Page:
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Adult Learning Concepts and Generalizations

Teaching people new ways to think about things is a challenge because you usually can’t see if they are really learning. There is great temptation, among instructors, to believe that a student understands what you are saying if he can recite the key ideas or objectives. This is not always true. There are still a few instructors who try to teach mostly with words without causing meaningful learning experiences. These instructors waste the student’s time as well as their own.

The definition of learning stated earlier involves a concept of learning, while on the other hand, the characteristics of learning are generalizations. A concept is a mental picture of a group of things that have common characteristics. A generalization is a person’s idea of the relationships between two or more concepts.

Concept formation. Concepts represent a group of solid objects, such as an airplane or book; or abstract ideas such as leadership and honesty. A concept is an idea about a group of things. A concept involves thinking about what it is that makes those things belong to that one group. Look at the following example:

Concepts are formed by naming and classifying things into groups. It is through experience that a person builds up his concept of the special things that make something belong to a specific group. Think for a moment of how a child forms his concept of DOG. First he observes and learns that the family collie is a DOG. This DOG has four legs, a long snout, long fur, and short ears that stand up. It also barks and appears to be friendly. He sees this thing as being quite large - larger than he is but smaller than his father. The child is now secure in his concept of DOG, that is, until he meets a bulldog. Now he must adjust his concept. He knows that dogs can be of different sizes, can have short hair as well as long fur, can have almost no tail, and may have upright ears. Then one day, he sees a Mexican hairless dog. This calls for some major changes in his concept of DOG. Many experiences later, his concept of DOG is complete. He has reached the point where he can identify a new animal as being DOG or NOT DOG.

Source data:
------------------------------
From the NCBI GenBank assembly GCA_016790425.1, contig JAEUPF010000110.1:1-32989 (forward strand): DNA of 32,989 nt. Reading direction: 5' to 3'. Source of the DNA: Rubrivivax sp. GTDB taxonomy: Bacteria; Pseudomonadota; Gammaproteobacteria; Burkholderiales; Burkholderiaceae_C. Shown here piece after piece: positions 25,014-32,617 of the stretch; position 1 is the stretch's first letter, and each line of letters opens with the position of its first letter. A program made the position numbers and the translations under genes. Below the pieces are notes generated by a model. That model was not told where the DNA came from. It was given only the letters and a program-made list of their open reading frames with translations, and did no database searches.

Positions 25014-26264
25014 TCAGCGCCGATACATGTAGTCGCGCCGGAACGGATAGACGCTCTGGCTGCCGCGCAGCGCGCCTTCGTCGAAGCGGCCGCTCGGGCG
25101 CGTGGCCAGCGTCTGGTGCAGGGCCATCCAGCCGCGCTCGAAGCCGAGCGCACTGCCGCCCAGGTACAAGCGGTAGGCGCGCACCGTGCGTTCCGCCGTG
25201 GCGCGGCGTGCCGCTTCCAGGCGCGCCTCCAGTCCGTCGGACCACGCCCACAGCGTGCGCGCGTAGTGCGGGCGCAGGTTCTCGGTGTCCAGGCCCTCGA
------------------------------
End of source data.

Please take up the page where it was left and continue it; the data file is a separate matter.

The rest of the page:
A great deal of concept forming occurs without any help from instructors. Often, concept formation depends less upon the depth of the experience and more upon the width and amount of it. A lot of experience with many kinds of encounters is necessary to build valid concepts.

Where does the instructor fit into this formation of concepts? First, he can identify these concepts and apply them in determining student needs. The student who gets more experiences can use these experiences by listening to well presented lessons in class and comparing his experiences with other students. The key word here is “experience” - true useful concept formation must be based on a hard core of firsthand experience.

Foundations of generalizations and concepts. Generalizations, like concepts, are formed from the experience of the learner. Often, concept formation and the development of generalizations take place at the same time. Problems can arise if a student has a good generalization but a weak idea of the concepts involved. Concept formation depends on having many different kinds of experience, not the depth and importance of them. Generalizations require a lot of different experiences that were also important and had meaning to the student. The instructor’s role in this area is of increased importance, because he provides the experience.

Tips for the instructor. To have meaning in conceptual and generalization learning, the following tips are offered for the instructor:

  • Reduce the number of concepts and generalizations taught so the student can completely understand and use what he does learn. Memorizing 100 theories or principles is useless to a student if he is going to forget 95 of them as soon as he completes the class. It is better to teach only 10 theories that the student can both learn well and apply.

  • Remember that each student is different. Their previous training and their ability to learn present still another challenge to the instructor’s planning. The good instructor always remembers that the objective and goal of his lesson is for each student to learn.

Source: U.S. Navy

Copyright ©2000-2015 Geigle Safety Group, Inc. All rights reserved. Federal copyright prohibits unauthorized reproduction by any means without permission. Students may reproduce materials for personal study. Disclaimer: This material is for training purposes only to inform the reader of occupational safety and health best practices and general compliance requirement and is not a substitute for provisions of the OSH Act of 1970 or any governmental regulatory agency. CertiSafety is a division of Geigle Safety Group, Inc., and is not connected or affiliated with the U.S. Department of Labor (DOL), or the Occupational Safety and Health Administration (OSHA).